It’s Time for the Endangered Species Act to Become Extinct

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As homelessness sweeps across the country and people struggle to survive, the US Fish and Wildlife Service (USFWS) is setting aside 120,000 acres in Hawaii for 12 endangered species, including 11 plants and one fruit fly. 

It pays to be rare and endangered, if you are not a human. 

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Non-human species are protected by the Endangered Species Act.  According to the US Department of the Interior, “The ESA was enacted in 1973 as a response to the declining populations of many species of animals and plants. The Act was designed to protect and recover species at risk of extinction and to promote the conservation of ecosystems and habitats necessary for the survival of those species….By conserving them, guided by the best-available science, we help protect healthy air, land, and water for everyone.” (Bold added.)

Habitat is set aside for these species, called critical habitat. That living space must be made safe for the species being protected, which means all potential predators or threats/competitors of this species must be eliminated.

This has been going on for decades, although some organizations believe it is not happening fast enough. Currently, the USFWS, after being sued by the Center for Biological Diversity, has  been forced to set aside 120,000 acres in Hawaii for 12 endangered species. 

According to the Hawaii Tribune Herald,“The nearly 120,000 acres of designated habitat stretch across six ecosystems on Hawaii island — from the coast to dry and mesic forests and grasslands, rainforests and the slopes of Mauna Kea and Mauna Loa.”

You probably have not heard of these Hawaiian plants, since they are so rare. And few people care about saving one of over 1500 fruit fly species. 

Why are these species being protected with 120,000 acres of managed habitat? According to the ESA, it’s to preserve biodiversity. It is believed that species loss will destroy the natural world, ignoring the fact that 1000s of new species are formed daily. 

The extremist view that any and all endangered species must be protected by setting aside habitat is the goal of the ESA. In practice, this means lots of killing of innocent animals and poisoning of lots of plants and insects to save one species. This is endless, like trying to keep a garden, which requires you kill the weeds, and keep out, or kill, all the snails, slugs, bugs, rabbits, rats, mice, pigs, deer, goats, sheep, and any other critter unfortunate enough to be in, or get into, the garden.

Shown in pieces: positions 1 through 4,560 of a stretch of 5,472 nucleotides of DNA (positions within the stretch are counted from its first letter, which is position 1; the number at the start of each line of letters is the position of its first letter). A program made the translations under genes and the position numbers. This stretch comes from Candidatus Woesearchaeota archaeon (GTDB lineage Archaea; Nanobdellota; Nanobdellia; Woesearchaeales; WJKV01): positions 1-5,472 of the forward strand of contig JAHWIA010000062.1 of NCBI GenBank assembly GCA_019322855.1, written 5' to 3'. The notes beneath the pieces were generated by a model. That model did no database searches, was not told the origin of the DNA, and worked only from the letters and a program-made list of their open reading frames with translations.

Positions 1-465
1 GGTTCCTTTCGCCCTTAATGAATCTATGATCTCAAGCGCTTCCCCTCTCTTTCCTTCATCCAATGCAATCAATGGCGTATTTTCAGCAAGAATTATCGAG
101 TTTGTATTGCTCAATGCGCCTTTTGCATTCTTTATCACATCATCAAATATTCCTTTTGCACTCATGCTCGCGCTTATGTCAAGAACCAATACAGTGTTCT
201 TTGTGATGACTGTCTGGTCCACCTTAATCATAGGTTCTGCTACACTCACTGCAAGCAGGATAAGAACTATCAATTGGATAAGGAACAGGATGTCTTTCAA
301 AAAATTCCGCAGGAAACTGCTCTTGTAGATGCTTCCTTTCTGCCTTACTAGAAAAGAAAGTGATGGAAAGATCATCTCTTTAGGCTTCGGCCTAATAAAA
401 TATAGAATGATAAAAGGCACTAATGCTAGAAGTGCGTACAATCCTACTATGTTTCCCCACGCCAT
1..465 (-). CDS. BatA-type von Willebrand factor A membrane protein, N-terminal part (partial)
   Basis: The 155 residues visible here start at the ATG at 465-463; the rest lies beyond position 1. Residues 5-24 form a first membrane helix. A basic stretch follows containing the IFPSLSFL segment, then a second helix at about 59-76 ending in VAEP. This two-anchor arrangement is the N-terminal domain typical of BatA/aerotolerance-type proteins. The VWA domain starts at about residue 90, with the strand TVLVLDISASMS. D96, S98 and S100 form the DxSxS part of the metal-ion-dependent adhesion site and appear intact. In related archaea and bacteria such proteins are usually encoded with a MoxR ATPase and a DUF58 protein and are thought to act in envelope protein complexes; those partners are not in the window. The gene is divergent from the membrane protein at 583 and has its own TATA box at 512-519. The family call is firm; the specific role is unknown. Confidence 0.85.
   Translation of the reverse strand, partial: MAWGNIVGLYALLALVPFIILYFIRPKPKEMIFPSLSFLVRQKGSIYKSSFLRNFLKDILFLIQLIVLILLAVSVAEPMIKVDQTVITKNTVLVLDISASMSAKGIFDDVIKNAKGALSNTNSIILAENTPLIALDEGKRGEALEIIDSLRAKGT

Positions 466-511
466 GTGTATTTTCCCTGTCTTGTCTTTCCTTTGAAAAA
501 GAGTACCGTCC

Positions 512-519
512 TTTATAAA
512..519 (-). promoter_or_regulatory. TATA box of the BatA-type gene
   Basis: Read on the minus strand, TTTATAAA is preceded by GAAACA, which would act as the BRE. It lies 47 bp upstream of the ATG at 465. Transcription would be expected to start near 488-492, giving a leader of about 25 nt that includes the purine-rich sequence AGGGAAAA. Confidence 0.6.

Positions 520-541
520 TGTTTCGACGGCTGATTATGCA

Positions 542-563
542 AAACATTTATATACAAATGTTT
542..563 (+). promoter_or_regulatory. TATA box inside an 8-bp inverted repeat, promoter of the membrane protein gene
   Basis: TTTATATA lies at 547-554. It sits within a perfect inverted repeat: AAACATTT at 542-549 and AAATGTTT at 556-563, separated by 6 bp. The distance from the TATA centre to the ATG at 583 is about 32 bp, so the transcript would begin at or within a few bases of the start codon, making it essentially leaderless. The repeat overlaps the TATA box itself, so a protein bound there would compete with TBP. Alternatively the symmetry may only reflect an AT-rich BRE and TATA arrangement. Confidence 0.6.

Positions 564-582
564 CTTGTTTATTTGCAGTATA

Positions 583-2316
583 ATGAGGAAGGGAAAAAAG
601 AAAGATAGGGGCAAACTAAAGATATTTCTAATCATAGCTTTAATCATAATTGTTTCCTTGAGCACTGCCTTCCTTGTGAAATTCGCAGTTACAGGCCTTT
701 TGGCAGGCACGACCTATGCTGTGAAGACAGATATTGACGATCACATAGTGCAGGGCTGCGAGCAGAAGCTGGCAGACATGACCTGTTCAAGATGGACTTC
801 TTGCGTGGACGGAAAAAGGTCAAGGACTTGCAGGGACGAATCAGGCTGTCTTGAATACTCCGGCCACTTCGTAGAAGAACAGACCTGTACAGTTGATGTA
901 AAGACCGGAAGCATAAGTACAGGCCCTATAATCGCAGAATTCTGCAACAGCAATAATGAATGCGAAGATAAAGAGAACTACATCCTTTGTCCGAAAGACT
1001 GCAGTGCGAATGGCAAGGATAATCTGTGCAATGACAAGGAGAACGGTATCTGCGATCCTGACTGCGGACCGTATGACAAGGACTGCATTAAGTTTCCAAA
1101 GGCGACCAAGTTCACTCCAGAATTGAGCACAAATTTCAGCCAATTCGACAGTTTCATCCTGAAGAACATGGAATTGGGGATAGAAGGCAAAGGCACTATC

The newly created critical habitat in Hawaii for these 11 plants will require getting rid of any animals that can eat or trample these plants, which means clearing large swaths of land to erect fencing to keep out pigs, sheep, goats, and people. It also requires pulling or poisoning trees and other plants that might compete or interfere with the protected plant’s growth. And the fruit fly needs to be protected from predators, such as birds, lizards, tree frogs, and any other insectivores, as well as any species that might eat the fruit used by these flies. Hopefully, there would not be pesticide drift from any agricultural areas being sprayed to kill fruit flies. 

The ESA and this method of preserving species was created in 1973, with the best available science back then. It was a type of quarantine for the endangered species, keeping it safe in its artificially-recreated, high-maintenance, “restored”, “native” world. 

It’s now 50 years later, and science has evolved better methods to create biodiversity, making the ESA approach to diversity obsolete. That science is bioengineering. 

Biotechnology has evolved into a powerful new force that can preserve endangered species and create new ones, too.  It’s done all the time. Genetically engineered organisms are new species, and can be designed to have certain characteristics. 

Bioengineering can also clone endangered species. There is no need for extinction of any species if it can be cloned. 

Biotech is also trying to resurrect extinct species, like efforts to bring back the woolly mammoth. 

This means critical habitat is no longer needed. We can clone endangered species and move them where they are safe, and avoid endless ecosystem management to preserve that species.